Thanks to the Danish reporting at the time, and the absence of Danish reporting now, the average Dane is left to believe that the story of Hunter Biden’s laptop was fake news, misinformation, a dirty trick, a Russian operation put in play to help the Dread Tyrant Trump beat Joe Biden in the presidential election because “Trump and Putin sittin’ in a tree, K-I-S-S-I-N-G…“
All of which is false, as even the ferociously partisan New York Times has at last been compelled to acknowledge. (Indeed, one of the big questions percolating throughout American conservative circles right now is why the Times felt compelled to make that acknowledgment.)
In defense of this peculiar Danish indifference, one could make the argument that the story was newsworthy for Danes back in October of 2020, as part of the larger story of the American election, but is no longer relevant to Danes because it lacks a larger context.
It’s a weak and weaselly argument (along the lines of a Supreme Court nominee declining to acknowledge that men and women are different because “I’m not a biologist”), but it’s the only justification I can imagine being offered. Is that a failure of imagination on my part? Possibly.
But even that doesn’t pass the smell test. How do you think the media would react if a laptop were found containing incriminating emails about Donald Trump and photos of one of his kids doing drugs and engaging in sex with prostitutes? And if Trump had claimed in a presidential debate that they were the product of a foreign plot against him? And if Trump’s claim had been allowed to slide for a while (which is itself a ludicrous proposition), but the New York Times had finally, just last week, confirmed that all the salacious details about that laptop were true.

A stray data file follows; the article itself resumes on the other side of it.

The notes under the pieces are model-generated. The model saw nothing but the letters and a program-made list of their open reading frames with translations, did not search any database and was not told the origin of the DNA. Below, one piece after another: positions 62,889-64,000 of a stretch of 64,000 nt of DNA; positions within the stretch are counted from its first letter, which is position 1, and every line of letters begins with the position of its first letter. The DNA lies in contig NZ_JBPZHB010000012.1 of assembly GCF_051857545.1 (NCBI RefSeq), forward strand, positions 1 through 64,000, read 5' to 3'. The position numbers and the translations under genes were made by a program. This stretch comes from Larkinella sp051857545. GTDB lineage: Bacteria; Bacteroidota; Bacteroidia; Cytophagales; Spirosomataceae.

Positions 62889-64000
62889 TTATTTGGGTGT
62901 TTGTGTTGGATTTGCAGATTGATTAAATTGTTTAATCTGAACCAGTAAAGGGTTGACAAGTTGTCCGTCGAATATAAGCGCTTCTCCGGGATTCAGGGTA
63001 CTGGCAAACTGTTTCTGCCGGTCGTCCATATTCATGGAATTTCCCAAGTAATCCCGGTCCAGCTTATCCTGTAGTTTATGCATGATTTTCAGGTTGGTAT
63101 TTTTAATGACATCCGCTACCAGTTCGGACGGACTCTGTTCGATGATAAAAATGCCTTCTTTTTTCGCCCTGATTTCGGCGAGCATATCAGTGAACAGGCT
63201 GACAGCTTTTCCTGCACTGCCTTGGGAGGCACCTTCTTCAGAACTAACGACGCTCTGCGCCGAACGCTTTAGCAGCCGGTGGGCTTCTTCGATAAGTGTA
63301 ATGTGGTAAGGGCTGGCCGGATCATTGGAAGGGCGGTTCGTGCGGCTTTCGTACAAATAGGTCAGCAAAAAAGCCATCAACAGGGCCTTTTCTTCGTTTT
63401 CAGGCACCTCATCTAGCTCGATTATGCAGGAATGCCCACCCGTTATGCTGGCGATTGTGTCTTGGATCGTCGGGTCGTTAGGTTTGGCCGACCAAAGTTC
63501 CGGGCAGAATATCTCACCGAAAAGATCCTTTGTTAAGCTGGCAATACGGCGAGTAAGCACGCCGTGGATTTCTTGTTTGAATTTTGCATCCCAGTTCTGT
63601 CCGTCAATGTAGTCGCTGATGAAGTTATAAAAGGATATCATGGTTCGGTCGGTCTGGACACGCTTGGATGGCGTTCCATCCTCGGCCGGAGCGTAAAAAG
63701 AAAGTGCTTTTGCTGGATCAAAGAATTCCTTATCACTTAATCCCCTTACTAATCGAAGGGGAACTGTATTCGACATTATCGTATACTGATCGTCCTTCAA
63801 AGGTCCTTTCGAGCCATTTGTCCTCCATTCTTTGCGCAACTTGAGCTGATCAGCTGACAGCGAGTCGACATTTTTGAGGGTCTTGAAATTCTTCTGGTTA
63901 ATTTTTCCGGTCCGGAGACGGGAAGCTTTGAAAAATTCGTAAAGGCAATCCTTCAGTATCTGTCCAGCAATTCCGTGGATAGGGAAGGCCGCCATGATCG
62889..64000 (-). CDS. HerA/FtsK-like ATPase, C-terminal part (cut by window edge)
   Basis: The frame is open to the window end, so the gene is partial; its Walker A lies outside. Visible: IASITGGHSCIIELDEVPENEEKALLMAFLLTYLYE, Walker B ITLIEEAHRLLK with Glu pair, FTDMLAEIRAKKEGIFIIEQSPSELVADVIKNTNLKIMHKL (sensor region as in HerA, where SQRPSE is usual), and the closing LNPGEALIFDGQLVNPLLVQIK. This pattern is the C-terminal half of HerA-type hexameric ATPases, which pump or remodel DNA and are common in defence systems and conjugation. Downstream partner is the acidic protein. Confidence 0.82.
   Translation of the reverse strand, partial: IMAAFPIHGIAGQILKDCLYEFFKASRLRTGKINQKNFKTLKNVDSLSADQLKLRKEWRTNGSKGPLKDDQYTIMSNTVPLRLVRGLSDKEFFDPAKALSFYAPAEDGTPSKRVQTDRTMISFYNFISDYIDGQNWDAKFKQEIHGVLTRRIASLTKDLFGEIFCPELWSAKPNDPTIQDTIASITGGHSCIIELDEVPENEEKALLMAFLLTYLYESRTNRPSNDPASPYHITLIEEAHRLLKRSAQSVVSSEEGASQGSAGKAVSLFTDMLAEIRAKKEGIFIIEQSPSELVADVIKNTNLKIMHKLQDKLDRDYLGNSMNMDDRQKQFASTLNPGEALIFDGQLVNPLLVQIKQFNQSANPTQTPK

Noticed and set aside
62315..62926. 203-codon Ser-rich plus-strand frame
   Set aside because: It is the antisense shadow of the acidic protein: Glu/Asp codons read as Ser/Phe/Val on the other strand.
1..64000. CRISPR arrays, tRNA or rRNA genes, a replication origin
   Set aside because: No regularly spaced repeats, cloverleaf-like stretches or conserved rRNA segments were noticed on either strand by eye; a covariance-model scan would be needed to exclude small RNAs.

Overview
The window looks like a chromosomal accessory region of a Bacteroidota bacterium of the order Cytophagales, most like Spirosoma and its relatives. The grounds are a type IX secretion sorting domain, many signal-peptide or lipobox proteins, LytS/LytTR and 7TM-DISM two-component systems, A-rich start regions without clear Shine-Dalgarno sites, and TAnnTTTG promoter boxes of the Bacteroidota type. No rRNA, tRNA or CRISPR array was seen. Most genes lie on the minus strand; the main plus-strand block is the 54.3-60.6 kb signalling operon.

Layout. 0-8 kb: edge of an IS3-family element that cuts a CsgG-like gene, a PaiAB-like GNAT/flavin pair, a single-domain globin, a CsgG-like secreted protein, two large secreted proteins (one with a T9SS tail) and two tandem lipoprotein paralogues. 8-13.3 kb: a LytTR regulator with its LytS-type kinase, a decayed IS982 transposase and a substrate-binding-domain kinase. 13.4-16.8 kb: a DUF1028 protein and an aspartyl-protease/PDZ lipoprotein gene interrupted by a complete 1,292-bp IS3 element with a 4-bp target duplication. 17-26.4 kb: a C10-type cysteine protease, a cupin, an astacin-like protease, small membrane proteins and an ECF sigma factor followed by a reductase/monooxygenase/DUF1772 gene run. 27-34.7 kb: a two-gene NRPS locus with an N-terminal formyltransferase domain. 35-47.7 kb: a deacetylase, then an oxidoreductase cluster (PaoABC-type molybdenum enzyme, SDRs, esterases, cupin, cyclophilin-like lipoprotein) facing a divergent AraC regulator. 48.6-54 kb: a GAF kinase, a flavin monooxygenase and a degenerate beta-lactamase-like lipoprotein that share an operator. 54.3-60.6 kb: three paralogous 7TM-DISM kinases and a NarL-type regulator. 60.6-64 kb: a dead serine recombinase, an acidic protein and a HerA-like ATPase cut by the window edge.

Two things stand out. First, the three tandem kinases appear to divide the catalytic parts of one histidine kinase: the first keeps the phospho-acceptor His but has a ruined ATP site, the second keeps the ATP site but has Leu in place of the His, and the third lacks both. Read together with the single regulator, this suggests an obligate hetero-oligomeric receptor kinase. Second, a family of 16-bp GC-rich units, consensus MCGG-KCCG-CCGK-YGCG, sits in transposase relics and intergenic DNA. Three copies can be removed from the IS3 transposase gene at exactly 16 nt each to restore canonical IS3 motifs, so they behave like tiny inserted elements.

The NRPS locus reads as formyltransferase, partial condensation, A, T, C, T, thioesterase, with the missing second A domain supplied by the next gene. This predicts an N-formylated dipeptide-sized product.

Is it possible to imagine the Danish media ignoring that story?
A much simpler (and probably more honest) explanation for the difference in coverage then and now would be that the fake version of this story offered in 2020 was good for Joe Biden and the left, whereas the current (and accurate) version of the story is bad for Joe Biden and the left.
The only problem with that hypothesis, from the media’s point of view, is that even though it fits the facts, it paints a very bleak picture of our media.
Let’s review what we know so far, if only for the kids in the back row:
One day in 2019, a computer repair store in Wilmington, Delaware, assumed legal ownership of a laptop that had been left for repairs when its owner failed to claim it within the allotted time frame. The laptop had been dropped off earlier in 2019.
On examining the contents of the laptop, John Paul Mac Isaac—the owner of the shop—was alarmed enough to contact the FBI, who took possession of the laptop.
Mac Isaac also made a copy of the laptop’s hard drive, which he eventually provided to Rudy Giuiliani’s lawyer, Robert Costello. He claims to have done this because it seemed to him the FBI was sitting on the evidence despite the fact that it appeared to incriminate a man running to be the next American president. Mac Isaac was too naive, alas, to suspect that the FBI might have been sitting on the evidence because it incriminated that man. He assumed (correctly) that Republican partisans would be eager for that evidence to reach the public.
Giuliani turned the copy over to the Post in October 2020, and the Post’s first story about it was published days later.